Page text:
Why do some senses degrade sooner than others?

01 October 2006

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Question

Is it true that some of our senses degenerate and that some of them are more susceptible to damage than others? We see kids wearing glasses but we don't need to use hearing aids until we're very old. What's going on?

Answer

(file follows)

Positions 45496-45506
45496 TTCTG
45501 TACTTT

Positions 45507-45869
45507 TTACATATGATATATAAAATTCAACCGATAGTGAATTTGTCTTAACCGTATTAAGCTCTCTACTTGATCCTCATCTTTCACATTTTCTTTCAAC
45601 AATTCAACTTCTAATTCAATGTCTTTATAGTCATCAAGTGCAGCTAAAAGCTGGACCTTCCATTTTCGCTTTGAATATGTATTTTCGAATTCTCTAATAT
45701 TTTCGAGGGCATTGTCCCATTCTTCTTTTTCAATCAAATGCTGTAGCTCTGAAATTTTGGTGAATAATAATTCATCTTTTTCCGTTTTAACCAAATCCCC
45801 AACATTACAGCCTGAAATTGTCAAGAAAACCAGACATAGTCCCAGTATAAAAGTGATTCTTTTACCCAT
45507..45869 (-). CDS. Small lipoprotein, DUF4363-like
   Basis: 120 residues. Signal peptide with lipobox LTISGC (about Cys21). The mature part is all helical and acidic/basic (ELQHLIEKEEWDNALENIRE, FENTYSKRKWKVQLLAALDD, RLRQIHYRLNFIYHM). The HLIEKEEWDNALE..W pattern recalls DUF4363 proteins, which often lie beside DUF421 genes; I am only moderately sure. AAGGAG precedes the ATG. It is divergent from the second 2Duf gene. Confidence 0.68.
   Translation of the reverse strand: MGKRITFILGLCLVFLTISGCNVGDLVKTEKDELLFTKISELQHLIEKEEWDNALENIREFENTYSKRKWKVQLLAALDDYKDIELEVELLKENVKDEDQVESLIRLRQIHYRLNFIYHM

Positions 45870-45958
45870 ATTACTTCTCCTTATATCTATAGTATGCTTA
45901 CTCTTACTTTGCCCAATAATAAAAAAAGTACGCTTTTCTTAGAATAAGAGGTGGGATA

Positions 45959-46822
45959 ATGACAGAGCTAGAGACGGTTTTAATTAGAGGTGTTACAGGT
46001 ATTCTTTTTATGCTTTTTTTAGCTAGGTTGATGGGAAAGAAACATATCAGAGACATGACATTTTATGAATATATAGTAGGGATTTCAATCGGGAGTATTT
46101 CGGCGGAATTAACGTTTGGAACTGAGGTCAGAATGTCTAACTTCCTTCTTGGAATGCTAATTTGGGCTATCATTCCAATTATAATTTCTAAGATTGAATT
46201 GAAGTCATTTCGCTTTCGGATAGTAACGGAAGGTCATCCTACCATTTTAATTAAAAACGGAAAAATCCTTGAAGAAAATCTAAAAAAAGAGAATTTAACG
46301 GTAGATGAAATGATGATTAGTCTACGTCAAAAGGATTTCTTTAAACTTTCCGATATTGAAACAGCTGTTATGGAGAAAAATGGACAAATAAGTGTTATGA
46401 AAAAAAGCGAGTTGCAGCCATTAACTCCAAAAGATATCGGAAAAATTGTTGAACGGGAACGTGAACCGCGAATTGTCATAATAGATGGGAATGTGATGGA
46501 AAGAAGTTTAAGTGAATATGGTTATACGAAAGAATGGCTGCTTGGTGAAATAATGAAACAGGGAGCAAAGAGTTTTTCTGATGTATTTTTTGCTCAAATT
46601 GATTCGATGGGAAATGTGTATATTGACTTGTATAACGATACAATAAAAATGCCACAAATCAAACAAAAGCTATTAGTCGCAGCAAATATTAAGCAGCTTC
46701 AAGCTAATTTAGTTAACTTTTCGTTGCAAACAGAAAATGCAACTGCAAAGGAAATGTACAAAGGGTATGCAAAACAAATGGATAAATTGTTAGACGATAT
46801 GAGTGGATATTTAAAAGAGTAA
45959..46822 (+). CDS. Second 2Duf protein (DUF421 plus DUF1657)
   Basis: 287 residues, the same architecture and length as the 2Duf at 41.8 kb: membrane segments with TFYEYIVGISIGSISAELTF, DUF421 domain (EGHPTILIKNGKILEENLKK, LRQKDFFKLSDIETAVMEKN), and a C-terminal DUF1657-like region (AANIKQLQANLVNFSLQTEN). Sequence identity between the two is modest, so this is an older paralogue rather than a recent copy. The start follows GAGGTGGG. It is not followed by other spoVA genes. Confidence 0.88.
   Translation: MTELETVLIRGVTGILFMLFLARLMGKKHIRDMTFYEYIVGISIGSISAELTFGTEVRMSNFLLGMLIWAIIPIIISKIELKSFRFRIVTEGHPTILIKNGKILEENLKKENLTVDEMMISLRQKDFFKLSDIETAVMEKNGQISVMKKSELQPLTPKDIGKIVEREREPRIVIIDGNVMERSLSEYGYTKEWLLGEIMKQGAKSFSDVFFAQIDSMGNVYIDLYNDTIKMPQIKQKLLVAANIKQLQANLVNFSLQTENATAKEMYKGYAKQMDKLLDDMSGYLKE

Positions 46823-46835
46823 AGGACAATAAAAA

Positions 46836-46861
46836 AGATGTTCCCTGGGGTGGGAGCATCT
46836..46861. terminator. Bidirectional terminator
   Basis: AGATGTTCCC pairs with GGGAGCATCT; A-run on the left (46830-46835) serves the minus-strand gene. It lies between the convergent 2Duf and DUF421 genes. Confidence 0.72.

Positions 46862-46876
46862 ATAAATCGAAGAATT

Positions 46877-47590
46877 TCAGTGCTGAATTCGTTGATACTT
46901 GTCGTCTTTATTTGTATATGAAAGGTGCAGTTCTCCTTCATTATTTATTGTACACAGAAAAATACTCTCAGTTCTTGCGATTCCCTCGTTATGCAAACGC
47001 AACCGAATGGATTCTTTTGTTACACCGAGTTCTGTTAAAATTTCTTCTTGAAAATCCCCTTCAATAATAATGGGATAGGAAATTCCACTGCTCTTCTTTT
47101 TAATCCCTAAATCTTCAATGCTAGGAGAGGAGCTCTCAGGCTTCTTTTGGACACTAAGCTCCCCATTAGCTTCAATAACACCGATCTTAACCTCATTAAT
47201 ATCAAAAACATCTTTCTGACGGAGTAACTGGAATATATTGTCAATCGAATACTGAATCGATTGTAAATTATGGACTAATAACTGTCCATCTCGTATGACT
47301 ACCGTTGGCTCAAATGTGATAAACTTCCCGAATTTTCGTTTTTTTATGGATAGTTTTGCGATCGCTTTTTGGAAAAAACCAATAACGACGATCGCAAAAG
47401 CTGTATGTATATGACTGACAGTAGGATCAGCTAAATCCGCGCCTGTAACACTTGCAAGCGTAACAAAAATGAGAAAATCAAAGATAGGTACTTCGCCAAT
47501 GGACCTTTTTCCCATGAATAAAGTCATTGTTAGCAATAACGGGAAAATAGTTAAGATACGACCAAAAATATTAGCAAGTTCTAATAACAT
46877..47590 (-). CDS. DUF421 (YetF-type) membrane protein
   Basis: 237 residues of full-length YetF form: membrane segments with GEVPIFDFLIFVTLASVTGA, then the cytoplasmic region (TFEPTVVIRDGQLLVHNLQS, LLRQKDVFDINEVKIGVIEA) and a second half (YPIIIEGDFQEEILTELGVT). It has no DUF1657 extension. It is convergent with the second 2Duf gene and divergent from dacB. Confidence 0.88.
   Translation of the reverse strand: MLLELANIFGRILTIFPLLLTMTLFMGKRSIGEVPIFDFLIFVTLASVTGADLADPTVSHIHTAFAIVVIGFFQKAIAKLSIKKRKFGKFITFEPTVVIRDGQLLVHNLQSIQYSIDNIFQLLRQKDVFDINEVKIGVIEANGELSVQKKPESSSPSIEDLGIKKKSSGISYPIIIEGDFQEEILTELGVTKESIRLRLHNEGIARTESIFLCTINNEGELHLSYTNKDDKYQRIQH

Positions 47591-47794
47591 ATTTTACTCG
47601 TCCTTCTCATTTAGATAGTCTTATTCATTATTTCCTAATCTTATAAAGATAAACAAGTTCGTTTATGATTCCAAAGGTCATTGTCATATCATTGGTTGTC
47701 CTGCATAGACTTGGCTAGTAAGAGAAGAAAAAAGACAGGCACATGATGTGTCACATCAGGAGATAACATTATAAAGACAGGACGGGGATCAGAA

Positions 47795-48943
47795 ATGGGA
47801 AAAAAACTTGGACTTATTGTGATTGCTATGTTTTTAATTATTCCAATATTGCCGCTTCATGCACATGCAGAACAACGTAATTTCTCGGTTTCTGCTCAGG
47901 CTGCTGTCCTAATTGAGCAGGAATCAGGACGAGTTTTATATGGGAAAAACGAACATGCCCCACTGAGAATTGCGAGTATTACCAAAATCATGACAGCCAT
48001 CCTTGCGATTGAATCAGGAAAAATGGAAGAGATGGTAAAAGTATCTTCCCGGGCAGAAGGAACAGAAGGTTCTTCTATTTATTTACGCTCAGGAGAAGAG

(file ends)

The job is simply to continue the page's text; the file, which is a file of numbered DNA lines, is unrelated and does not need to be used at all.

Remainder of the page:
With glasses, there's definitely some kind of environmental effect there. If you spend all your life studying, then you're much more likely to end up with short sightedness. I can see that both Phil and I have glasses on today! In Singapore where there's a very strong emphasis on education from a very early age and lots of people spend lots of time studying, the rates of short sightedness have gone through the roof. There's a lot to be said for people going out onto the sports field and learning to focus their vision in the distance. When you're young and you're body is developing and growing, if you do a lot of close work you don't develop a capacity to see well into the distance. But in terms of degeneration, just because you wear glasses doesn't mean that your eyes are actually degenerating; it just means that they're not working as effectively as they could. With going deaf, on the other hand, there's actually a problem with part of the ear that turns sound waves into electrical signals. That's because over time the tiny nerve cells that do that job get damaged by loud noises, the effects of ageing and the effects of damaging chemicals in the blood stream. Once they're lost, you can't replace them, which is why you get a progressive deafness.

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